Notes on Streaming: TRIPLE THREAT, Now Killing People on Netflix
Blood spurts, bullets fly, bodies fall, things explode.
Now streaming on Netflix.
Based on a screenplay by Joey O'Bryan (Fulltime Killer, Motorway, Downrange), director Jesse V. Johnson's latest action extravaganza teams up action heroes from Thailand (Tony Jaa), Indonesia (Iko Uwais), and China (Tiger Chen) against mean-spirited mercenaries from England (Scott Adkins, Michael Bisping) and the US (Michael Jai White).
Call it the Disunited Nations or the Injustice League or whatever you want, that's an impressive lineup of talent, and it's bolstered by the likes of JeeJa Yanin and Michael Wong, to name just two from the all-star cast. Principally, however, this film is a reflection of veteran stunt coordinator and recently prolific British director Jesse V. Johnson's interests and style.
Over the past couple of years, I've watched and enjoyed Johnson's Savage Dog (2017), Accident Man (2018), and The Debt Collector (2018), which established his credentials as a card-carrying member of the 'action first, talk whatever' club of filmmaking. (This credo is summed up in a concluding fight scene, by the way.)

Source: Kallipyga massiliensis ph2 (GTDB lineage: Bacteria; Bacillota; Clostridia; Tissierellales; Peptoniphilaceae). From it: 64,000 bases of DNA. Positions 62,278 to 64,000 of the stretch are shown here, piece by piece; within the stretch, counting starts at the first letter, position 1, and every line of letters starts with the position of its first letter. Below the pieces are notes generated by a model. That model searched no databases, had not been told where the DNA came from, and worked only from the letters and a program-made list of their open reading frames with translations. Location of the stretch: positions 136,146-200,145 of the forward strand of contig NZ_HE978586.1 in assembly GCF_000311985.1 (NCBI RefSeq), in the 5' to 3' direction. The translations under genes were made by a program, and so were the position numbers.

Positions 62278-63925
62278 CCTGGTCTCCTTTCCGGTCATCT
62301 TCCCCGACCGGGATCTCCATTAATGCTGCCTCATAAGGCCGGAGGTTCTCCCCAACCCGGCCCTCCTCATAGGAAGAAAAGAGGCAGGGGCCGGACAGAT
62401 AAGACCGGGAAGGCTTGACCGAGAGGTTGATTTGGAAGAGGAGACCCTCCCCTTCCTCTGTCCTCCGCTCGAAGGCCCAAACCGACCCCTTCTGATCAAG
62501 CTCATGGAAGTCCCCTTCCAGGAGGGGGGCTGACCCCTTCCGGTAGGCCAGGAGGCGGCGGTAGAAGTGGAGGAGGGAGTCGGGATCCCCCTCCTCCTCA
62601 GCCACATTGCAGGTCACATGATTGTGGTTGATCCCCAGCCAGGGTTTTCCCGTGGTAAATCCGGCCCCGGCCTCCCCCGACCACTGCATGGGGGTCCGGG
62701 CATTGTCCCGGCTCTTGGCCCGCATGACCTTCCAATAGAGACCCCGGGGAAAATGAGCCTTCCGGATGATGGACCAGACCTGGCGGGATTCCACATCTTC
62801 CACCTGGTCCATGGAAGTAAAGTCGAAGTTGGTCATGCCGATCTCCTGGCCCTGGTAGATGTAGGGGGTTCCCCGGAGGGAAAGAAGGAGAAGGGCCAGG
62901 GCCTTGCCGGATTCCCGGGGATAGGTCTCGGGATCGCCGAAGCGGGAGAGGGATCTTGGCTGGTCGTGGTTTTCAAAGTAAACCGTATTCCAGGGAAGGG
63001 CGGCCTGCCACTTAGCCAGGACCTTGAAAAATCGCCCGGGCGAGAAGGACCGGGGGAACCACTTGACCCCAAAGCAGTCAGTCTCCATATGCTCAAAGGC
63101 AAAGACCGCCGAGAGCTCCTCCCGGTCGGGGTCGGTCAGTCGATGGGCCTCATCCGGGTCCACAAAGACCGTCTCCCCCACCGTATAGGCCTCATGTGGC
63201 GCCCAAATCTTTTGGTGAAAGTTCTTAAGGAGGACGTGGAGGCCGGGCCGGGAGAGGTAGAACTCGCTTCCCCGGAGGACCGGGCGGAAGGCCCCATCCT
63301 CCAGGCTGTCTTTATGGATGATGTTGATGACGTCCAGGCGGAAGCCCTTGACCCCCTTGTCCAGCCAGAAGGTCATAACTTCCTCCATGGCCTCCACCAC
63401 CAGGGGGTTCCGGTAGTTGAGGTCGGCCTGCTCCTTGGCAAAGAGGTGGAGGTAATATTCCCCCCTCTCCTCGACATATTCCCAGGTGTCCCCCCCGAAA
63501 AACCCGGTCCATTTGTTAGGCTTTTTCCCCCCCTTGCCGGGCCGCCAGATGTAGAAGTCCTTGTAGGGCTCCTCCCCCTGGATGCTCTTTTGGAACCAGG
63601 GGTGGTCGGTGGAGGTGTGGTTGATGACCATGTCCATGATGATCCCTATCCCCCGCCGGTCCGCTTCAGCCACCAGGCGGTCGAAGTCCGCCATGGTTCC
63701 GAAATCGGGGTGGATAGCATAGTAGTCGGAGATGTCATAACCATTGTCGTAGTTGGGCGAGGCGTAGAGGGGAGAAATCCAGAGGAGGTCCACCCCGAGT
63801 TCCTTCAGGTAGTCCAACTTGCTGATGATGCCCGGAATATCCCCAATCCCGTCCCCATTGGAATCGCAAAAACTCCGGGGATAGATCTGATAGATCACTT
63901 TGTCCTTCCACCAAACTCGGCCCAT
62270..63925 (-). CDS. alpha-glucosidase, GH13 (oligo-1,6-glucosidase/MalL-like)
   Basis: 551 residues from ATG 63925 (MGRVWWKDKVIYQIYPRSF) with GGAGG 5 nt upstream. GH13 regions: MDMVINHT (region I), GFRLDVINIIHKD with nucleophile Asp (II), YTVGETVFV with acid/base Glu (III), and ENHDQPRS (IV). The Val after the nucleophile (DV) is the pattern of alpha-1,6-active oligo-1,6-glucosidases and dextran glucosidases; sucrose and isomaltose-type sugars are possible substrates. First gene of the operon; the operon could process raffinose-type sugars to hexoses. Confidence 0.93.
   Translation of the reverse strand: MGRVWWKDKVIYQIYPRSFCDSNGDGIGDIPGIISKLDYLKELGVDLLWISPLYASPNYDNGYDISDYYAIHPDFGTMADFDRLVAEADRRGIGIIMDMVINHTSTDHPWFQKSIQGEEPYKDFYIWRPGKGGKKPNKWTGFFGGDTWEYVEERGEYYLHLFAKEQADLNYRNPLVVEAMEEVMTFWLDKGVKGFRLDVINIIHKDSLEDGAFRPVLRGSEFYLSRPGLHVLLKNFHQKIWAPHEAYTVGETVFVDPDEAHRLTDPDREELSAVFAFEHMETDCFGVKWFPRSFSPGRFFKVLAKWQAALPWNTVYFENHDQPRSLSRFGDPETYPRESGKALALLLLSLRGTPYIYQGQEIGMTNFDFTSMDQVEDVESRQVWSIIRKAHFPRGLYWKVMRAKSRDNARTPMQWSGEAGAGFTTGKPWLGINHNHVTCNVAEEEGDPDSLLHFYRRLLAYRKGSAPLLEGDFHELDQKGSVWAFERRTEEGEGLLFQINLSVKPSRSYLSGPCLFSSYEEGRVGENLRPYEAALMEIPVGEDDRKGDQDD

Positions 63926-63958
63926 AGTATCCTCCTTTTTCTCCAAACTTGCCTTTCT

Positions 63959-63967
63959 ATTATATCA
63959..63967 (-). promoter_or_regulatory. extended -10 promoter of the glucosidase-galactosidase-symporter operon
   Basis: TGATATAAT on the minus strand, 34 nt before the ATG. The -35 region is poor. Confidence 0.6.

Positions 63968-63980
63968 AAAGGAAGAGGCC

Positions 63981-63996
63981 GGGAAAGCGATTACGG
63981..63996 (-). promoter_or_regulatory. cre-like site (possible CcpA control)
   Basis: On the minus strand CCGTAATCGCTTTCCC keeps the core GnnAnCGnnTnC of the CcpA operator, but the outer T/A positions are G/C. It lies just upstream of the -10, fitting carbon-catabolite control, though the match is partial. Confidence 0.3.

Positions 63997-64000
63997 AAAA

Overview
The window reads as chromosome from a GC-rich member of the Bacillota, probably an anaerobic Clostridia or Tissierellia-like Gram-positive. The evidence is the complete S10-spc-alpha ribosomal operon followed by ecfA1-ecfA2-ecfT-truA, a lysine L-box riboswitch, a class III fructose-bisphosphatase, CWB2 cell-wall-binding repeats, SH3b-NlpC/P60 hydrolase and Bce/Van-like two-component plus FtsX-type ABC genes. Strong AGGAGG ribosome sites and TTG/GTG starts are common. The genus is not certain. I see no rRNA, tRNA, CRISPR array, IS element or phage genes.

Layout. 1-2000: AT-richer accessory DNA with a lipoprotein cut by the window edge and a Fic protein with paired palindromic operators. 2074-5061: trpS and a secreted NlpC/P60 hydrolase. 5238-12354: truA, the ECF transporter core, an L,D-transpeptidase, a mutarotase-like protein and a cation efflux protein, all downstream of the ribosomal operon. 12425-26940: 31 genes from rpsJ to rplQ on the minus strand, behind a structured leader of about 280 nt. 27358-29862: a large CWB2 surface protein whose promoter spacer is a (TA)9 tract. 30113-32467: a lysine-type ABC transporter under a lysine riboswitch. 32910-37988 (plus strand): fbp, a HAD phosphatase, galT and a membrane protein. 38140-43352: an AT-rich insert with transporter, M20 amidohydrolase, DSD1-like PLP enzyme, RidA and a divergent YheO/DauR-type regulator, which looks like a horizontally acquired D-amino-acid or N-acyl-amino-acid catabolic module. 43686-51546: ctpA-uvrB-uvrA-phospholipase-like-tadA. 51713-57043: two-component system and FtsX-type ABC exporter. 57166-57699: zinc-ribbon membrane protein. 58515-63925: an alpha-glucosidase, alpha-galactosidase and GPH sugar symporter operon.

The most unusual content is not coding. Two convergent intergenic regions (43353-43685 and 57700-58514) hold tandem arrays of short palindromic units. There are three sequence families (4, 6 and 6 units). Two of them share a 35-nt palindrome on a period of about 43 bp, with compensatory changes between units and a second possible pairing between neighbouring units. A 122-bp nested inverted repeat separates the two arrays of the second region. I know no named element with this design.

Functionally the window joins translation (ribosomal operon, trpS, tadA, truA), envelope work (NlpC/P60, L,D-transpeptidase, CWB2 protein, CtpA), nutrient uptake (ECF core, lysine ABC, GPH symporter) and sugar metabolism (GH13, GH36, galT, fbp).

Having that in mind, I thoroughly enjoyed Triple Threat. It's a brutal film, anchored dramatically by Iko Uwais as a man mourning the murder of his wife and seeking vengeance. Uwais has proven time and time again, especially in The Night Comes For Us (2018), that he is more than capable of carrying a picture on his action bona fides, but he also has the dramatic weight needed to give the multiple action sequences some degree of meaning.
Likewise, Scott Adkins is more than capable of carrying multiple pictures on his shoulders dramatically, so the idea of casting him as the unquenchably nasty villain here is rather brilliant, since he can suggest inner demons that burst out through his body (and those weapons and profanities he uses so adroitly here).
Summing up: Sit back, relax, and let these action stars take you for a bloody good ride.